Saturday, August 11, 2012
Ray has been an entertainer in NZ for five decades. He's had an amazing career, even if you don't like his stuff much.
For people of my generation he's the self-proclaimed Modfather (She's A Mod with his group The Invaders), the perennial family entertainer on musical TV shows of the sixties and seventies C'Mon, Happen Inn and That's Country, and in later years the knowledgeable manager of the brilliant Zed.
I picked up his autobiography, The Modfather, at the Waipukurau library while I was waiting for Jacky to finish some shopping. After flicking through it I borrowed it and haven't put in down in three days!
It's excellent! He writes as he has lived his life - with sparkles, breathless short sentences and (mostly) endearing hey-look-at-me bravado. Talent smellent - he dreamed it (Elvis, Jerry Lee, Buddy, Roy etc) and then made it happen through force of will. Failure smailure - he never entertained the idea.
I've never been a big fan but I did once own his greatest hits album for three reasons: She's A Mod, Till We Kissed and People Are People. Three songs that are firmly lodged into my DNA.
Thursday, August 2, 2012
When a song comes on the p-pod shuffle, I sometimes need to get up and find out who it is (even though everything on the p-pod comes from my own collection). When Stoned Love came on this morning I had no such need. Clearly a Motown song (that drum/tambourine combo alone instantly recalls a few hundred other Motown songs), clearly a Supremes' song, clearly a sixties song.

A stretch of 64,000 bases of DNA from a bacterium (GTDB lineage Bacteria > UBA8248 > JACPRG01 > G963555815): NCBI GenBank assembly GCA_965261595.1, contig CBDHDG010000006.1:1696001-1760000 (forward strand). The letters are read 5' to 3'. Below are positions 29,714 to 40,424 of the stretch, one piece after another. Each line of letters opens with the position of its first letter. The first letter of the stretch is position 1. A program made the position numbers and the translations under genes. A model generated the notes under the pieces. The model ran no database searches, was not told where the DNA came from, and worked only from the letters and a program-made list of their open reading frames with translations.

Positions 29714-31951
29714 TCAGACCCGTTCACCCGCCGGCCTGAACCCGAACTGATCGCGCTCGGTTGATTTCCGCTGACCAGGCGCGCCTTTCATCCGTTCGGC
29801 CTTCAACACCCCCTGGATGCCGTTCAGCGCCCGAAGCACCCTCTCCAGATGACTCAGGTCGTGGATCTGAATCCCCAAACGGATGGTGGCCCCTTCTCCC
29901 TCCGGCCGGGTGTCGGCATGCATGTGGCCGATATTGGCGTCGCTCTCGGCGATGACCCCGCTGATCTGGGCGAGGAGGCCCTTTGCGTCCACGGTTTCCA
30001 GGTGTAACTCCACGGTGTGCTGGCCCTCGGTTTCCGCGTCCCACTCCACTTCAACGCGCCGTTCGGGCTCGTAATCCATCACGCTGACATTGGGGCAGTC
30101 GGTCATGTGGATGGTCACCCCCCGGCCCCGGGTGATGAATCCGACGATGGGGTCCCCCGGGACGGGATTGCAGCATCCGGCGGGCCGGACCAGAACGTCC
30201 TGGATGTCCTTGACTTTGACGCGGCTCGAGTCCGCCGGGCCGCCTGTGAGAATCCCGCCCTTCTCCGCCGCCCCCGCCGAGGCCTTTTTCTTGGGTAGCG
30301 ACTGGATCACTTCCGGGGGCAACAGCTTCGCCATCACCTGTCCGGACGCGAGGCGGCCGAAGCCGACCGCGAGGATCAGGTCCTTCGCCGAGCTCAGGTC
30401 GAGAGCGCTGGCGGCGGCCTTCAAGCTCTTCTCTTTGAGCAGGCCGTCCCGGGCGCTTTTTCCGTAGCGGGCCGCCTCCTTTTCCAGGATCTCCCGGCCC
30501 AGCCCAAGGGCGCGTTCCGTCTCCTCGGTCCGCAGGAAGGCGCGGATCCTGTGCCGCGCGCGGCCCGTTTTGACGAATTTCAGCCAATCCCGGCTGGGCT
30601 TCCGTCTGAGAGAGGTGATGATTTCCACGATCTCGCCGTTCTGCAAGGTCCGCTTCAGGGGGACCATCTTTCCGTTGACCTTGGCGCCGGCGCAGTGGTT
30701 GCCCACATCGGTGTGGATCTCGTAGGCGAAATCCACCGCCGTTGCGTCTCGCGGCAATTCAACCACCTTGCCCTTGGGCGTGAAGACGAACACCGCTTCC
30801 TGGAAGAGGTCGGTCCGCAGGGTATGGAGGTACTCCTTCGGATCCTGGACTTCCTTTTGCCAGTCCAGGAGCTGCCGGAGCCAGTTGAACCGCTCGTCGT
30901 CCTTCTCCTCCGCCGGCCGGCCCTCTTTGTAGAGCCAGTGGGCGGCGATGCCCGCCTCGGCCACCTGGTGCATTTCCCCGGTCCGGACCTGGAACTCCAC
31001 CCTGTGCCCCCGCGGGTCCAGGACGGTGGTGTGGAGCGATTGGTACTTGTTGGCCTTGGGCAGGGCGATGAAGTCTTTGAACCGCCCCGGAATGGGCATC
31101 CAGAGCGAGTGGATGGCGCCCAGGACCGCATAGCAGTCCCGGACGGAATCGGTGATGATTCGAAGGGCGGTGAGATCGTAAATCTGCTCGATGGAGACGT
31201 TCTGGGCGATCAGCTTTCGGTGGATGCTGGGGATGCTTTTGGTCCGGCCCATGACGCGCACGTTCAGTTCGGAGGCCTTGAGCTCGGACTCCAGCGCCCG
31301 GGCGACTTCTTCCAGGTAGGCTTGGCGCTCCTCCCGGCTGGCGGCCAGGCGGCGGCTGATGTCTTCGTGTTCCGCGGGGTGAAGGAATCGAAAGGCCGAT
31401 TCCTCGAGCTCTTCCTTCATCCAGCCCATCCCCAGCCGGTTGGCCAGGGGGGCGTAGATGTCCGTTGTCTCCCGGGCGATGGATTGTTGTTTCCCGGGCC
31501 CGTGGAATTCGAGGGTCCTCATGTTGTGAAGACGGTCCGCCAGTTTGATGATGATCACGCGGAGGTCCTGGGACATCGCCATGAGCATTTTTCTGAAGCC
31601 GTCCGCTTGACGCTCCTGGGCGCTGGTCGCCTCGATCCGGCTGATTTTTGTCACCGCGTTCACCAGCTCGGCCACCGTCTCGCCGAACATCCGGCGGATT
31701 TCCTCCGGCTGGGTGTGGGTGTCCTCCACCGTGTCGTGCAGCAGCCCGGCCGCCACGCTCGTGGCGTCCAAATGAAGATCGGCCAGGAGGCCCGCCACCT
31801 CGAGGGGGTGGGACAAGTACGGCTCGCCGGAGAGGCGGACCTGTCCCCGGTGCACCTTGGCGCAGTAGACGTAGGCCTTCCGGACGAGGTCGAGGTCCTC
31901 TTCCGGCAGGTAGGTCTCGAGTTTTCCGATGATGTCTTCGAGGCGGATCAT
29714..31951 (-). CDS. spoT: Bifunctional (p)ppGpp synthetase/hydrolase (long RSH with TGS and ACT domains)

Stoned Love comes from 1970 but reeks of the sixties.
In so many ways the song and its history (the groups last top ten hit in America) sums up that decade as well as anything does.
The whole story of the song is suitably barking mad:
- unusually, the lead vocal is NOT sung by Diana Ross (take a bow Jean Terrell)
- the actual name of the song was NOT Stoned Love - it was Stone Love (listen carefully to the song) but mislabelled on release, unfortunately giving the song unwarranted drug connotations
- there are over 30 musicians on the song PLUS the Funk Brothers (Motown's legendary house band)
- as a plea for universal love and peace it is unusual subject matter for The Supremes
- the song appears in the 1994 movie Forrest Gump as a cipher to the sixties
- the song was written by Kenny Thomas but his writing credit is listed as "Yennek Samoht"; his name spelled backwards (with an extra "e" to aid pronunciation)
The song itself is fabulous. Those harmonies as the Supremes sing the words 'Stone Love' could only have ever come from that combination of voices (there are strong echoes of Diana Ross in the vocal delivery even though she was not on it).